Effects of Total Inorganic Carbon and Nitrogen Concentrations On Lipid Formation In Chlorella Vulgaris

  • Type:
    Conference Presentation
  • Conference Type:
    AIChE Annual Meeting
  • Presentation Date:
    October 16, 2011
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Effects of total inorganic carbon and nitrogen concentrations on lipid formation in Chlorella vulgaris

Jinsoo Kim1, Joo-Youp Lee1, Kaniz F. Siddiqui2

1 Chemical Engineering Program, University of Cincinnati, OH 45221-0012

2 The Metropolitan Sewer District of Greater Cincinnati, Cincinnati, OH45204-2002

Microalgae have recently received great attention as a promising alternative bioenergy source because they can produce a substantial amount of triacylglycerols (e.g. 20-50 % dry cell weight) and can be readily converted into biodiesel.  Chlorella vulgaris has been selected for this growth kinetic study since it is one of the fastest growing microalgae and contains a reasonable amount of triacylglycerols (e.g. 14-22 % dry cell weight).  Dissolved carbon dioxide (CO2(aq)) and bicarbonate ion (HCO3-) are essential inorganic carbon forms required for autotrophic algal growth, but few studies have been systematically conducted on the impact of inorganic carbon on algal growth.  In this respect, the growth kinetics of Chlorella vulgaris was previously investigated dependent on the total inorganic carbon concentration (i.e., CO2(aq) and HCO3-)  As a result, it was observed that the growth kinetics was increased when the total inorganic carbon concentration was increased in the culture medium.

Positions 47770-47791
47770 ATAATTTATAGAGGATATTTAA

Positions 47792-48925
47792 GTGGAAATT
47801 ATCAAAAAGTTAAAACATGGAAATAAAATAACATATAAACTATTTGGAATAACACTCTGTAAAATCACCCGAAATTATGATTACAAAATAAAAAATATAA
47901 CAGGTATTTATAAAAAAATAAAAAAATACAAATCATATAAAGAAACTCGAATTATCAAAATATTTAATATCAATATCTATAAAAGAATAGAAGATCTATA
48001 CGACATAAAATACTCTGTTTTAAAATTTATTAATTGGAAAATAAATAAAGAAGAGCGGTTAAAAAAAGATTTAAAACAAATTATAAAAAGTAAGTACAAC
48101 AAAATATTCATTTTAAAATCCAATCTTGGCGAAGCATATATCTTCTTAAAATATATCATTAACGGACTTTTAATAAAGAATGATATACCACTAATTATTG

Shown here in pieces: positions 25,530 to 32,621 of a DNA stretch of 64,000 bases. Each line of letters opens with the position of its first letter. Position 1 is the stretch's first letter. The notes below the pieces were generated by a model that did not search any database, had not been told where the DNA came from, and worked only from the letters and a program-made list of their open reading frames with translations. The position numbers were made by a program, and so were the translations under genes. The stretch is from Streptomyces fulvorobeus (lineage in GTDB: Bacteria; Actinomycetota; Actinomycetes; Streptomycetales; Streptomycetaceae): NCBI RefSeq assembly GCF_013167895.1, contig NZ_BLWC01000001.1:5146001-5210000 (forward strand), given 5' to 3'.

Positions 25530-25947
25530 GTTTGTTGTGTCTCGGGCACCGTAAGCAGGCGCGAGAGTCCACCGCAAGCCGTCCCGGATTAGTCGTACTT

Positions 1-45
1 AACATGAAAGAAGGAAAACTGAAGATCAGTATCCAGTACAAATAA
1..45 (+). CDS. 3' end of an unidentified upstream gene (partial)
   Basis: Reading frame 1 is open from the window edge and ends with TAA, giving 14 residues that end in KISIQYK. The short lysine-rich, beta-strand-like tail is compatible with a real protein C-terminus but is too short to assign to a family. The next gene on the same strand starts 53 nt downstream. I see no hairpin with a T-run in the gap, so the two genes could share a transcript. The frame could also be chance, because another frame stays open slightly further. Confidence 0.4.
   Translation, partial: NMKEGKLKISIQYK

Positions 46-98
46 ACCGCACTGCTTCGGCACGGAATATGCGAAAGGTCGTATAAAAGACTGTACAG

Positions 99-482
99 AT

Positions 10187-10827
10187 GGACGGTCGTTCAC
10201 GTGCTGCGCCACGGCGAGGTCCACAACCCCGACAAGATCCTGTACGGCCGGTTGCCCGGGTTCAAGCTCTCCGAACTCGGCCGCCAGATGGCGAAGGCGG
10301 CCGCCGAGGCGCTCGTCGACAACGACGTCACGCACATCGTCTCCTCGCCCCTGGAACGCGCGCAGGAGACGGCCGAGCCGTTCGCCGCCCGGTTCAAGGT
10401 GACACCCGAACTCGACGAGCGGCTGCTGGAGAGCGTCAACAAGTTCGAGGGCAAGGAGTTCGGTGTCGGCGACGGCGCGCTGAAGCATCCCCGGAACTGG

Under many nutrient limiting conditions, lipids are accumulated as a means of storage when energy (i.e. light) and carbon (i.e. CO2 for autotrophic growth) sources are available.  However, many of these nutrients are essential for photosynthesis responsible for metabolic flux generation into lipids formation.  These nutrient-deficient conditions decrease biomass growth rate, and offset the benefit of lipid accumulation.  The growth of algal biomass such as Chlorella vulgaris is dependent on bicarbonate ion concentrations available in the culture medium.  Bicarbonate ion also plays a critical role as a catalyst in the first step of fatty acids biosynthesis for the synthesis of malonyl-CoA.  In this study, a change in total lipids content has been investigated using the Nile red stain method when the total inorganic carbon concentration in culture medium is increased.  This is expected to provide fundamental understanding of the utilization of bicarbonate ions for the design and operation of bioreactors.

Key words:  Chlorella vulgaris, total inorganic carbon, nitrogen deficiency, lipid content.




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